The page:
"Ambulance service will continue in Calhoun County," said commissioner Kevin Helmick, after MHHS said they could no longer financially fund the service, and a contract provider defaulted.

Numerous efforts to obtain a private provider have failed, but Helmick said, "We have created a new ambulance board and have successfully got a loan for the board from Calhoun banks. The money will be used for initial operating expenses until revenue starts coming in."

The new organization could take a few months to get fully operational because of licensing.

Although there would be times when a second emergency ambulance would be needed, there will be reliance on neighboring counties for assistance.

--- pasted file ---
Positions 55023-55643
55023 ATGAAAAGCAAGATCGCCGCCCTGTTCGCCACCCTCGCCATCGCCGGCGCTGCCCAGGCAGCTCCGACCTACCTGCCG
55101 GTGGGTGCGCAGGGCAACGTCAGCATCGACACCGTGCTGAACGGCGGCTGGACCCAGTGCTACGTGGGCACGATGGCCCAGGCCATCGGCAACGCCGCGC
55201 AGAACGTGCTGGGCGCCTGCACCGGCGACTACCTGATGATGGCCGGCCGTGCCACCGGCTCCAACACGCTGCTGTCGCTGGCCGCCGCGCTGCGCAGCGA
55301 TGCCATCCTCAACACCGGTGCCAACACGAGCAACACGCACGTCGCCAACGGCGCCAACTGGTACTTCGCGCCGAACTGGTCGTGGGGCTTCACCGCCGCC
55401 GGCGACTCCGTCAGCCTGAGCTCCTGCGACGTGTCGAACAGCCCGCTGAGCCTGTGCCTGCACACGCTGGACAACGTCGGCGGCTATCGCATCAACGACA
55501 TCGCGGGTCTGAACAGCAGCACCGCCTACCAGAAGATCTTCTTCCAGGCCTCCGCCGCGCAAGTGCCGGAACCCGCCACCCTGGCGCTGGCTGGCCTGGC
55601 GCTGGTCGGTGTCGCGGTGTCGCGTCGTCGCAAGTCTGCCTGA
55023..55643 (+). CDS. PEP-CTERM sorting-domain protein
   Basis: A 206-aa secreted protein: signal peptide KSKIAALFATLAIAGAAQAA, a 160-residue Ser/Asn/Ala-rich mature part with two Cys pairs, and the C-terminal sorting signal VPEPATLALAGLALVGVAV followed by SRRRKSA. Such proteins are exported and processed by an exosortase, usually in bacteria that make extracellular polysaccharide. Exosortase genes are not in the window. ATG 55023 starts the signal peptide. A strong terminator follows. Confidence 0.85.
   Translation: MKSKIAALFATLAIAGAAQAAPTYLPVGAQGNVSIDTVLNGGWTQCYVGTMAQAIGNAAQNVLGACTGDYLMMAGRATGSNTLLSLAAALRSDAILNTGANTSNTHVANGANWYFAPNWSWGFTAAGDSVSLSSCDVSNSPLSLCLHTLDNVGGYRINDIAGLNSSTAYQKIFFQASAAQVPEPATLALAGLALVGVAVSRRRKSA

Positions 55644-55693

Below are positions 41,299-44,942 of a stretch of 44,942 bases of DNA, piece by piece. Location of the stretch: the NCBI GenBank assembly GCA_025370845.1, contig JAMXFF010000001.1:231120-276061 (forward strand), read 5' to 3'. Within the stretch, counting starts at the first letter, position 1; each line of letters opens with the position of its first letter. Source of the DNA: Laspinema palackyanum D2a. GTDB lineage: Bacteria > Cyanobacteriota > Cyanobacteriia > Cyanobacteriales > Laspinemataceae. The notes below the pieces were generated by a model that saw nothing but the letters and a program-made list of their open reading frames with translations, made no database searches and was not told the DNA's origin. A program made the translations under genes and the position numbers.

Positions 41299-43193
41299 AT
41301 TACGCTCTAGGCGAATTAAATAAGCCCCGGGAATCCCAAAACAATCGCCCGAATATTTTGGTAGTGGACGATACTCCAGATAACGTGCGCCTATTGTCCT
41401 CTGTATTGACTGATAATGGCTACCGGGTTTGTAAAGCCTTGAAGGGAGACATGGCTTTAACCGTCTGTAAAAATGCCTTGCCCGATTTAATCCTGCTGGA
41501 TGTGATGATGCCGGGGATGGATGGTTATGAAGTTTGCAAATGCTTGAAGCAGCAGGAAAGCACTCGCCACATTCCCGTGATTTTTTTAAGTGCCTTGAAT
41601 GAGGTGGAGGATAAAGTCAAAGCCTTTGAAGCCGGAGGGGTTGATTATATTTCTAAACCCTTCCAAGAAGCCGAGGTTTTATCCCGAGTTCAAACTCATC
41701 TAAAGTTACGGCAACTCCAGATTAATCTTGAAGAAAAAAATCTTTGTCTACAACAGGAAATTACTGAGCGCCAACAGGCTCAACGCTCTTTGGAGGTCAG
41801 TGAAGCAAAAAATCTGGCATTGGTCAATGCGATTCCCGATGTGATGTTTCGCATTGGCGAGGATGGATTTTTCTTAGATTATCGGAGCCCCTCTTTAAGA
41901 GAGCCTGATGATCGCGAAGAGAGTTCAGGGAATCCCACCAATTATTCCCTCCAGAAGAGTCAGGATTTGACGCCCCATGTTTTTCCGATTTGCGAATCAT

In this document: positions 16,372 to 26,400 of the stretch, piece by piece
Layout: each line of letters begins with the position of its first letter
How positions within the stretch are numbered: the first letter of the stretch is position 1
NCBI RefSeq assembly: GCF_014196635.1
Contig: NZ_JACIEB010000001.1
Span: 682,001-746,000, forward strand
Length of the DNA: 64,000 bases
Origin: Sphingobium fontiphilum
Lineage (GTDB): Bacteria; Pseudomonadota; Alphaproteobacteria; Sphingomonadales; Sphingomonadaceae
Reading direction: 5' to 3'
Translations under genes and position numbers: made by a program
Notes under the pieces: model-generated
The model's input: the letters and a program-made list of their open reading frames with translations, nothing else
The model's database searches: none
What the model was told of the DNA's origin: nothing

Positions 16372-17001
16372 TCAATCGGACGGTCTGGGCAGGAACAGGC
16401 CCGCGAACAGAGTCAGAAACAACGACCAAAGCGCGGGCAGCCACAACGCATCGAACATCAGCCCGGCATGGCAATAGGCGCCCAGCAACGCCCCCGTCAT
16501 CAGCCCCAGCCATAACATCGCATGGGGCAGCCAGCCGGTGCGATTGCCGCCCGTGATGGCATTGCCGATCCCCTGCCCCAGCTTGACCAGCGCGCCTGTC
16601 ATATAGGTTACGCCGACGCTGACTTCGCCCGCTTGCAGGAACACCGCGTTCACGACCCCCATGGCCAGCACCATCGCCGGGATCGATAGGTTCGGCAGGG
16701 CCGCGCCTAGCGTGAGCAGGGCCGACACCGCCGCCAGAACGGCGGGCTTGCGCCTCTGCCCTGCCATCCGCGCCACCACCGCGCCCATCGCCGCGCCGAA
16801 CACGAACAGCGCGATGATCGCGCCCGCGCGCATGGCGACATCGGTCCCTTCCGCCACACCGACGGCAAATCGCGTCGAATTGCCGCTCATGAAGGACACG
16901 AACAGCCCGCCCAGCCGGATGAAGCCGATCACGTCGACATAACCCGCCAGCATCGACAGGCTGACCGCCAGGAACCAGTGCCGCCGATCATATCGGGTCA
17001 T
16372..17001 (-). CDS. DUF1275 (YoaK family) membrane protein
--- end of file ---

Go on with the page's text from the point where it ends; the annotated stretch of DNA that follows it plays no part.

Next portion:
"It has been a struggle, with little finances, to provide an ambulance service to the county," said commission president Ch[p Westfall, the emergency levy money not being increased for about 25 years.

OES/911 Director Julie Sears, said because of "lack of finances, the county will, at times, have to rely on regional counties for an ambulance."

Sears said that national studies say one emergency ambulance is needed for every 20,000 in population.

It is likely that Calhoun voters will be asked in May to increase the Emergency Services Levy, not seeing an increase in about 25 years.

Hur Herald from Sunny Cal
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